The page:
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Top Stories for the Week of January 13, 2015

  • Episode 382
  • January 13, 2015

Here are the stories we're following for the week of Tuesday January 13, 2015

From the "why didn't I think of that" files, a 9-volt battery that adds wifi functionality to any smoke alarm.

One of the smartest ideas out of CES this year is a 9-volt battery that converts any old dumb smoke alarm into a smart alarm.

There’s an enormous amount of connected home devices being shown off at CES this year, but one of our favourites is also one of the simplest.

The Roost smart battery is the size and shape of a normal 9V battery – the type that smoke detectors use – but with a built-in WiFi chip that allows it to communicate with your phone.

Until now, if your smoke alarm went off when you weren’t at home, you’d have no way of knowing unless a kindly (or angry) neighbour gave you a call. With the Roost battery, you’ll get a notification (as well as the usual ear-shattering noise from the alarm itself) and can turn the alarm off directly from your phone. Which means no more climbing up on chairs desperately trying to pull the cover off while also covering your ears, and hopefully the end of the dangerous practice of taking the battery out of the alarm to cook.

The really excellent thing about the Roost is that it fits into any existing smoke alarm that takes a 9V battery – you don’t need a whole new system to use it. That’s a real plus for renters, who wouldn’t be able to install something like Nest Protect.

The battery uses lithium-ion power rather than the usual alkaline, which means it’ll also last 5 years instead of a typical 9V battery’s 1-year lifespan. The app is available on iOS and Android, and the Roost battery is available to preorder worldwide for about $40 or £26 (depending on how many you order) for delivery in the second quarter of this year.


Toyota is releasing nearly 6,000 patents covering hydrogen fuel cell technology.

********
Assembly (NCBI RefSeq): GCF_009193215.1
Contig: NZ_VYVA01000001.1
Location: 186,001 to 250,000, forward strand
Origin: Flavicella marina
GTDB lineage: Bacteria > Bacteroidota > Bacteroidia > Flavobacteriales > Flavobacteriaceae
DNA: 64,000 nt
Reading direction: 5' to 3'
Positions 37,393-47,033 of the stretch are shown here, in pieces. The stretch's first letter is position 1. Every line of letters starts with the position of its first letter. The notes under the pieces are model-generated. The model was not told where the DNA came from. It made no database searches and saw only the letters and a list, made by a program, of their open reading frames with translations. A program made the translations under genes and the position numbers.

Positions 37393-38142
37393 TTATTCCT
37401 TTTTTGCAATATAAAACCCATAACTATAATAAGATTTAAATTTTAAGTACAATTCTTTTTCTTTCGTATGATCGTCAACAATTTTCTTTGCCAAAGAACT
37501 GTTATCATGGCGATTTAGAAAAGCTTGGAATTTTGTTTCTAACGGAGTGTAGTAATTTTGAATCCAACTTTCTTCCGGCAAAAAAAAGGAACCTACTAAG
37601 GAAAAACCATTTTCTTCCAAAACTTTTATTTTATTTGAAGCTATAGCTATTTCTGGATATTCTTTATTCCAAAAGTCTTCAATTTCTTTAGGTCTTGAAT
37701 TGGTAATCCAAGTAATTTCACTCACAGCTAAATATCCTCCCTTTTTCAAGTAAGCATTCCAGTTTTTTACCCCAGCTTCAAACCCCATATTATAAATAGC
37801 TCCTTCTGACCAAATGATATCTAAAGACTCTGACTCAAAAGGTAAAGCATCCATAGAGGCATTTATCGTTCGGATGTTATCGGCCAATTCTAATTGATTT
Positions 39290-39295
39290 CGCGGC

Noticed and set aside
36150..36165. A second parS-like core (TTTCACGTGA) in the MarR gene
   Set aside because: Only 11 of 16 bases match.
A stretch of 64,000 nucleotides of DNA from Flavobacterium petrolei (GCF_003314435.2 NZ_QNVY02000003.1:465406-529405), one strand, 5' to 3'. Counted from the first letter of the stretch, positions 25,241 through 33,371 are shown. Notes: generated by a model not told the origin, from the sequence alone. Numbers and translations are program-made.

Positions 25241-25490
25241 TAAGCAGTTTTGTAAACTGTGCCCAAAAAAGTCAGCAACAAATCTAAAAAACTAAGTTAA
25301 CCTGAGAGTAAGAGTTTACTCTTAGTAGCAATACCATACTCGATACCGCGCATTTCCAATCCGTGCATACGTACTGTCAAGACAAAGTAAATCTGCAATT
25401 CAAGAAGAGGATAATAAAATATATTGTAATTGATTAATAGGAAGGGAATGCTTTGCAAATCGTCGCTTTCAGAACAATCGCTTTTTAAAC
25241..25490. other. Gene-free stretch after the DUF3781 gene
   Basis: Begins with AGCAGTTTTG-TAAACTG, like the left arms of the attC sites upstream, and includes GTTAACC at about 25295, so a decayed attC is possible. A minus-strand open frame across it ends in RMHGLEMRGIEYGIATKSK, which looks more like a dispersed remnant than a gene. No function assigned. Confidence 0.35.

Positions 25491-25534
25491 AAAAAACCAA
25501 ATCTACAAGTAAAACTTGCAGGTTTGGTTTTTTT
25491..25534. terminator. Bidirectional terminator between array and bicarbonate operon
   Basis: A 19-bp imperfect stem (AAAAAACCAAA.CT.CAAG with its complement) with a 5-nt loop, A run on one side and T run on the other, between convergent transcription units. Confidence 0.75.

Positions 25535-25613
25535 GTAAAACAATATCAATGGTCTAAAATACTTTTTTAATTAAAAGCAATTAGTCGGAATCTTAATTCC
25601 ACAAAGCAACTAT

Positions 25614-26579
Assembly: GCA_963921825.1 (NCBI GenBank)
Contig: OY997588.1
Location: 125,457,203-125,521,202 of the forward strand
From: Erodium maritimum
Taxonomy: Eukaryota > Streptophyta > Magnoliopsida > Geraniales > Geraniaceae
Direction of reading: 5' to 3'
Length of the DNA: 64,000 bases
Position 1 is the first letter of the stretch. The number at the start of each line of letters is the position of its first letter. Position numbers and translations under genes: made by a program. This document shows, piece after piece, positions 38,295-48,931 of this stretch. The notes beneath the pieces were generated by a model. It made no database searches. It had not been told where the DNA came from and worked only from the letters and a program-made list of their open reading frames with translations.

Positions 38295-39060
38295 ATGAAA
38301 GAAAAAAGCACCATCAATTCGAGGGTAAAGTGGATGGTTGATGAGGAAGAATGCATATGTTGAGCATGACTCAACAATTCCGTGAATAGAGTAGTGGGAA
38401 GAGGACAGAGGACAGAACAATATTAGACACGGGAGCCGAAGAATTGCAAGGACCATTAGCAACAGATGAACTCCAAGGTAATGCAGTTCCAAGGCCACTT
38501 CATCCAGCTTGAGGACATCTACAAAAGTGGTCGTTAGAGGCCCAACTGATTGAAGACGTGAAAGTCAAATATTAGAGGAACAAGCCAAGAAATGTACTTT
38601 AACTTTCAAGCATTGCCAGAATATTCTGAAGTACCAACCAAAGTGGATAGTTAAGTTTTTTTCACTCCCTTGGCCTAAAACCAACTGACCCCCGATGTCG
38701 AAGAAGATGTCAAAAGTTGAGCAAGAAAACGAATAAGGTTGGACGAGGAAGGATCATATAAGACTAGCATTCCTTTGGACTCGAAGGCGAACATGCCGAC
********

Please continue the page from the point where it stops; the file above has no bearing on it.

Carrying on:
Toyota wants to push hydrogen fuel cell technology by collaborating, so they're opening up their patent portfolio to anyone who wants it.

Car maker Toyota has announced that it will freely share almost 6,000 patents it owns covering hydrogen fuel cell technology.

It said it took the step in a bid to drive development of cars that use the alternative fuel source.

The announcement was made soon after it showed off its Mirai hydrogen-driven car in Las Vegas.

The patents will be made available free of charge to anyone wanting to use them. The patent portfolio covers fuel cell stacks, high-pressure hydrogen tanks, software control systems and the industrial processes involved in generating and supplying the gas.

Bob Carter, senior vice president of automotive operations at Toyota said, "When good ideas are shared, great things can happen".

He added that the first generation of hydrogen fuel cell vehicles, which are expected to be launched over the next five years, would require "unconventional collaboration" among car makers, governments, power firms and researchers.

Toyota's move follows that of Tesla motors which shared its patent portfolio in 2014.


Sent to us by: Roy W. Nash

Bluetooth wearables for babies.

A baby's cries may no longer be a parent's first clue that something is wrong. Bluetooth and wireless equipped pacifiers, patches and bottles are lining up for the job.

A baby's cries may no longer be a parent's first clue that something is wrong. Bluetooth and wireless equipped pacifiers, patches and bottles were on show at CES.

The futuristic parenting aids will fit in mom and dad's pocket.

Want to monitor the temperature of a sick child? Just fasten the TempTraq, a flexible patch that works as a digital thermometer.

For 24 hours, the patch will send temperature updates to any smartphone — yours, grandma's or the babysitter's — connected to its accompanying app. If the child surpasses a pre-set fever level, the app will send an alert.